The next morning the engine was put on the hoist and the last few parts bolted on.





 

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ihpartsjeff

Administrator & Owner
Staff member
Chad stopped by to give me a hand in setting in the new 392.



And after a short while the 392 was in.



With no time to spare I literally jumped in getting everything installed and hooked up. It was now Wednesday, July 4th and I was leaving in 6 days.











By the afternoon the Travelall was running and camshaft broken in. After a nice break in run around the block(my around the block is about a 12 mile trip)yet another problem reared its head.



The original york a/c compressor blew up!



There was no way that I was going to pack my family in this Travelall in the middle of July without a/c so myself and Darren tore into the hvac system to see what we could do.





The original evaporator was in real good shape so it was flushed out and a new expansion valve was installed.



While I worked under the dash and on the evaporator box Darren got to work on fabricating mounts for the new modern condenser and receiver/drier. Fortunately we had just about every part we needed in stock to make the conversion work with the exception of a couple connectors.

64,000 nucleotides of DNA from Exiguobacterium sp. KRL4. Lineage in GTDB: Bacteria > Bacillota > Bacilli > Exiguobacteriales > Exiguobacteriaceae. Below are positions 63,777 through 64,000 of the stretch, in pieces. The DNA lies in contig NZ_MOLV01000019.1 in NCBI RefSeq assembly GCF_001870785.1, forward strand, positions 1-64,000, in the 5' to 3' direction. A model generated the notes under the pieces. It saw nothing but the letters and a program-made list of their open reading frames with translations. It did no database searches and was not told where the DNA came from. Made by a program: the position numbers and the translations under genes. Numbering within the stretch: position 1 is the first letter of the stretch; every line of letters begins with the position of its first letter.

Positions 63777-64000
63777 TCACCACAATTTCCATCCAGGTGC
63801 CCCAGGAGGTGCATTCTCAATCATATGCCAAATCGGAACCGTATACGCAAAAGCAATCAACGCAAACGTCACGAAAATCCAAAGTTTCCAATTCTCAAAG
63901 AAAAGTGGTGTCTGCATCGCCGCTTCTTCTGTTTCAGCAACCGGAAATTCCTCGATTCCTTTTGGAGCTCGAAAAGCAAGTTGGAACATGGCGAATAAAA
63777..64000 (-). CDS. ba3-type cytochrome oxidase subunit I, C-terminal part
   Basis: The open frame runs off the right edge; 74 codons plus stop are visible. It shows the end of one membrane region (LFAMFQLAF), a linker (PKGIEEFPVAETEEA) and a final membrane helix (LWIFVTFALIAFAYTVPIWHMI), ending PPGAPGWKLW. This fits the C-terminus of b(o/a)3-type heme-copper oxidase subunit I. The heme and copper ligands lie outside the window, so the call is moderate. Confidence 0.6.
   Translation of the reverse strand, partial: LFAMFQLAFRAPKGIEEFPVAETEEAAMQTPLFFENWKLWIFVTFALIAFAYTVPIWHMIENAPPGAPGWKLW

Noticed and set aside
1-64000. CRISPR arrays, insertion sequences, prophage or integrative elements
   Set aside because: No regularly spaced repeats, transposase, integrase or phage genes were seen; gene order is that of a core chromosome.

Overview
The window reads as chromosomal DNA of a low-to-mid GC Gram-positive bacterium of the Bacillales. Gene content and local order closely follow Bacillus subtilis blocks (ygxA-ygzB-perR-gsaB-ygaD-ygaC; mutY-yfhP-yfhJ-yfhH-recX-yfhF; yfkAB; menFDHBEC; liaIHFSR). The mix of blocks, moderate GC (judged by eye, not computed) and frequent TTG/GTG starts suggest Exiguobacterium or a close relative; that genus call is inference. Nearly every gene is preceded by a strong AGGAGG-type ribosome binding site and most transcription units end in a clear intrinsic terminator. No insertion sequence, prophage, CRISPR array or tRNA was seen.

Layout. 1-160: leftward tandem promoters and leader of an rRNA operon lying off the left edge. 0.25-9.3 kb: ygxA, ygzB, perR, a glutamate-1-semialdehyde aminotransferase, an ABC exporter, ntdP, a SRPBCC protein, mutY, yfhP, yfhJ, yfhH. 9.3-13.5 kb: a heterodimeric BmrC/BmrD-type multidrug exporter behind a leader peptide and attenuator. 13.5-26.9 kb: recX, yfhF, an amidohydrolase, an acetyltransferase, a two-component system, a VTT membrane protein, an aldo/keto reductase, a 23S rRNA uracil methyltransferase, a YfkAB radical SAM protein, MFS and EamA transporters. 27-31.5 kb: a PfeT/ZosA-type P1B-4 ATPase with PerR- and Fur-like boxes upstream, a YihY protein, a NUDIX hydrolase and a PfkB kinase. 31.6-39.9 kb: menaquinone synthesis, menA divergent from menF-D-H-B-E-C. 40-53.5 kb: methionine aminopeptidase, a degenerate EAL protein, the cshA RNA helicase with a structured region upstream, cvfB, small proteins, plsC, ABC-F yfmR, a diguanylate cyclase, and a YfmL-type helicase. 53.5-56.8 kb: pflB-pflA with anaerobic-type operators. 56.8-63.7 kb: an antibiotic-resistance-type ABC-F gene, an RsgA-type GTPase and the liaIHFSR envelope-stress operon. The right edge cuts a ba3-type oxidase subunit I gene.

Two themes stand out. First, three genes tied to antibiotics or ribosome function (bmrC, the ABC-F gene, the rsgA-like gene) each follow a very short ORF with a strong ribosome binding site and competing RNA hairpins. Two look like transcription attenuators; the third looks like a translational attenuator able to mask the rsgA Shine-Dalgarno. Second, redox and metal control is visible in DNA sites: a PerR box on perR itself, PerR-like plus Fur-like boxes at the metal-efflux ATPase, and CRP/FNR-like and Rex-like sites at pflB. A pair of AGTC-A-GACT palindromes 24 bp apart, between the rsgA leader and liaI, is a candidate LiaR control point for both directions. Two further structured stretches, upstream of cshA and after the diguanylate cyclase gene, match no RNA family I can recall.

After picking up those last couple of connectors that we needed from a local supplier Darren cut and crimped all new hoses and installed in a new modern a/c compressor using one of our CPT conversion brackets.



 

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ihpartsjeff

Administrator & Owner
Staff member
With the a/c all buttoned up and blowing cold it was time to deal with one last thing.



It was now July 7th and I could see the home stretch. The Travelall was still looking old and grimey as it hadn't been washed in years. There was no way that I was going to roll into oregon looking ragged so a thorough detail job was in order.



All the emblems and lights were removed with the exception of the side trim. Without knowing if the clips would break if I removed them(and not having any extra clips) I left the trim on for now.



Anytime I need one of my IH's cleaned up I always call in my good buddy Mike.



Mike put in some hard hours that day getting the Travelall all polished up.





Even my son zaed jumped in to help.







With a fresh coat of wax the rusty patina of the hood was looking good as can be expected.



I'm sure it had been many moons since this Travelall shined so bright.



With the removal of the passenger side tank it left a void where the fuel filler neck once was. A base cap off of an old IH air horn worked like a charm.



Working once again late into the evening the Travelall was ready for its next test before taking the journey up north.